Lobbying efforts for a destination casino in Florida by the Las Vegas Sands Corporation have come to an end.
Company heads along with Chairman Sheldon Anderson of the Paradise, Nevada, based company that operates casinos in Macau, Singapore, Pennsylvania and Las Vegas, made the decision over the weekend to end its efforts to bring a destination casino to the state, according to Florida lobbyist for the Sands, Nick Larossi. The lobbyist said that various public relations and lobbying contracts have been being cancelled since Monday, his included. Larossi said, “I understand their perspective,” and that, “We’ve been pushing this for six years with no success,” according to floridapolitics.com.
Eyeing the Sunshine State for some time, Adelson wanted to bring the Las Vegas style gambling, luxury rooms, upscale retail and restaurants and conventions space of an integrated resort to the state.
The decision was made as preparations were being made for a meeting on Wednesday between executives for Sands and lawmakers in Georgia regarding authorization of a destination casino in Atlanta. Sands vice president for government relations Andy Abboud said he wasn’t sure exactly just how much the company had invested in lobbying, public relations and other consulting for a Florida casino, but that, “No matter who wanted it, they weren’t going to get destination gaming in Florida; it doesn’t matter who you are.”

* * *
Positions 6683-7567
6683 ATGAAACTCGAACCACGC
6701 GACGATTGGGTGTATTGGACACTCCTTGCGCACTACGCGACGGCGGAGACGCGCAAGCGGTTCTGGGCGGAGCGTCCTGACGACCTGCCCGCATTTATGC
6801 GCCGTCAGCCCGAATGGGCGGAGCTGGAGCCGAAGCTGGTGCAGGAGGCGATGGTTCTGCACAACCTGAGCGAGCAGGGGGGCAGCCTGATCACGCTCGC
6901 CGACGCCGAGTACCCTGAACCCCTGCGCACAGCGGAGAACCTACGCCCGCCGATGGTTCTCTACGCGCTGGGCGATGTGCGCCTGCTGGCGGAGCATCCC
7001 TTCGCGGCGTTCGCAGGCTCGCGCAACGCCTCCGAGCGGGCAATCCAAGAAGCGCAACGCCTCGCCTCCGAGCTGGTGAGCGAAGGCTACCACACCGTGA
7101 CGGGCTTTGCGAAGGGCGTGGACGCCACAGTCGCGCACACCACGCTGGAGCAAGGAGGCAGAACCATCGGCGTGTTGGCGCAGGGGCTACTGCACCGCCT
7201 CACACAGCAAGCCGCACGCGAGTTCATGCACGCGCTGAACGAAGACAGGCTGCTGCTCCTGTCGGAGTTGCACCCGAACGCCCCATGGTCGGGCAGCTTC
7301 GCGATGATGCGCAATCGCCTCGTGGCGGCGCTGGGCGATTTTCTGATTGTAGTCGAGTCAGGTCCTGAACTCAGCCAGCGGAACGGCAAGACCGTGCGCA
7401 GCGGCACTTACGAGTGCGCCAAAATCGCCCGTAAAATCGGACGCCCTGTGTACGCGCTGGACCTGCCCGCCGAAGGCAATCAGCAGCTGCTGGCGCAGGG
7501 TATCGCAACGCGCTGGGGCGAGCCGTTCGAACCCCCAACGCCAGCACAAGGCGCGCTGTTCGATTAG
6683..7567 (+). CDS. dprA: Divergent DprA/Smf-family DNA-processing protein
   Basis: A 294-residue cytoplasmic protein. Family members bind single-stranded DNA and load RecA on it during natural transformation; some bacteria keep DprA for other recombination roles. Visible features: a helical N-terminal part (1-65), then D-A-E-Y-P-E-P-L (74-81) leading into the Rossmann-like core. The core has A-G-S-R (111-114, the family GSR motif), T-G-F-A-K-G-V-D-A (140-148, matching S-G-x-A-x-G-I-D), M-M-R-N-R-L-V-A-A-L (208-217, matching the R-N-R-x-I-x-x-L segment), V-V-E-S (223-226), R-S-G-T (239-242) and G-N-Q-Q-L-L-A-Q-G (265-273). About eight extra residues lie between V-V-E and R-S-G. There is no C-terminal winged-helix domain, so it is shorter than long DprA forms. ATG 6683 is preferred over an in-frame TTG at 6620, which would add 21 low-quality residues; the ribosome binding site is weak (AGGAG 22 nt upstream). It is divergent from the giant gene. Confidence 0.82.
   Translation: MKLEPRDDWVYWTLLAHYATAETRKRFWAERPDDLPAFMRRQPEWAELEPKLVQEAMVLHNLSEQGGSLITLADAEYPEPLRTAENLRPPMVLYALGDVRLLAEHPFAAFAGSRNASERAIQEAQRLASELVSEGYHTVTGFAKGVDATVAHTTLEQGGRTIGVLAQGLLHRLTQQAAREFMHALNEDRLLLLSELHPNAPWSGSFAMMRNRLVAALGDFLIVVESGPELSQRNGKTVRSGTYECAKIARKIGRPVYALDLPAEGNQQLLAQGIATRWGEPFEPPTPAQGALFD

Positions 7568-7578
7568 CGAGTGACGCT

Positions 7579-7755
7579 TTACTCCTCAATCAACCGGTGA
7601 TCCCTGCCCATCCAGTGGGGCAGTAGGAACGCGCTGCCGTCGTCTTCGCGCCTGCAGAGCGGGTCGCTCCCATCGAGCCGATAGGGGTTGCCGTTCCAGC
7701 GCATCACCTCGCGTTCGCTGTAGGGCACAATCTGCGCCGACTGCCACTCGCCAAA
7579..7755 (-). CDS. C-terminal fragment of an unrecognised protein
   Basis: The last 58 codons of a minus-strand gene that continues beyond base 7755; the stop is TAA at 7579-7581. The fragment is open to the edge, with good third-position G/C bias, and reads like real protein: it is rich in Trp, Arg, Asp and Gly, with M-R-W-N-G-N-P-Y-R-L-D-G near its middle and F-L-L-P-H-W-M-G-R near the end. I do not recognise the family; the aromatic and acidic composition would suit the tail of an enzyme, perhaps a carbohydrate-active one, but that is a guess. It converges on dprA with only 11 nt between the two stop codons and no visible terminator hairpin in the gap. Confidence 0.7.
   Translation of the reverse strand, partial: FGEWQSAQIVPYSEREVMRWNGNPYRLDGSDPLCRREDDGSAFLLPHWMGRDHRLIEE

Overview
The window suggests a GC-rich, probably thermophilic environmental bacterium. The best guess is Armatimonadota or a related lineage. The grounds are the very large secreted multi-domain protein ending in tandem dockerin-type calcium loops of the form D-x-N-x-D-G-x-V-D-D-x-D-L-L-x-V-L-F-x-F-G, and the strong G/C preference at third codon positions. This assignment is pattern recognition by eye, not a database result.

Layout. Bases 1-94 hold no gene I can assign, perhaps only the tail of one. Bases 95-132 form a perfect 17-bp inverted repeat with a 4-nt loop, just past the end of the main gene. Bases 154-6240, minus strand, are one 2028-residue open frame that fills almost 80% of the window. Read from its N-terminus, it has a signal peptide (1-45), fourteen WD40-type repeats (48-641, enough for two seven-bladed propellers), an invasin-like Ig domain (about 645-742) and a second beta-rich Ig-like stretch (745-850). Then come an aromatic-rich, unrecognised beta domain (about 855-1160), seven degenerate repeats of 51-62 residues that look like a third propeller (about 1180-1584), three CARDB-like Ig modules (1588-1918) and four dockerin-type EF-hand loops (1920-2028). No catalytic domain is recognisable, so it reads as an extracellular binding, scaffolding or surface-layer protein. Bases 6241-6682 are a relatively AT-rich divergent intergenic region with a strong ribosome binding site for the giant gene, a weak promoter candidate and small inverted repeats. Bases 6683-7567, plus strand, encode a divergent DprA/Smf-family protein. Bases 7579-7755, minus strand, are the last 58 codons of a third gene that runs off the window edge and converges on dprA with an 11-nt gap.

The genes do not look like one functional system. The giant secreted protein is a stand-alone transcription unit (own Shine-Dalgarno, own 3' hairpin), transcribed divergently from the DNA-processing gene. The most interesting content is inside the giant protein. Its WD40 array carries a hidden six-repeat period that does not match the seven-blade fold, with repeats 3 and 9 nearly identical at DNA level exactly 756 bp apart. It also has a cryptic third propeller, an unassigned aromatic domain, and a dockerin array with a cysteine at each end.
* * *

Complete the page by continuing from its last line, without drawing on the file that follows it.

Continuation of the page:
Over the years several attempts have been made to try to convince legislators that the integrated resort casino market was the right move for Florida, including former state Senator Ellyn Setnor Bogdanoff’s 2012 push for three destination hotel-casinos in South Florida, and an effort earlier this year by state Rep. Dana Young of Tampa who sponsored similar legislation, both of which died in session. Bogdanoff said that while she understands that addressing the issue of gambling in the state and overhauling its antiquated laws and regulations is something nobody wants to tackle, it still needs to be fixed.
Still in mediation was the possible renewal of the Seminole Compact, an agreement between the state and the Seminole Tribe of Florida giving it exclusive rights to offer blackjack in Florida, which according to Larossi, influenced the Sands decision to end its lobbying efforts.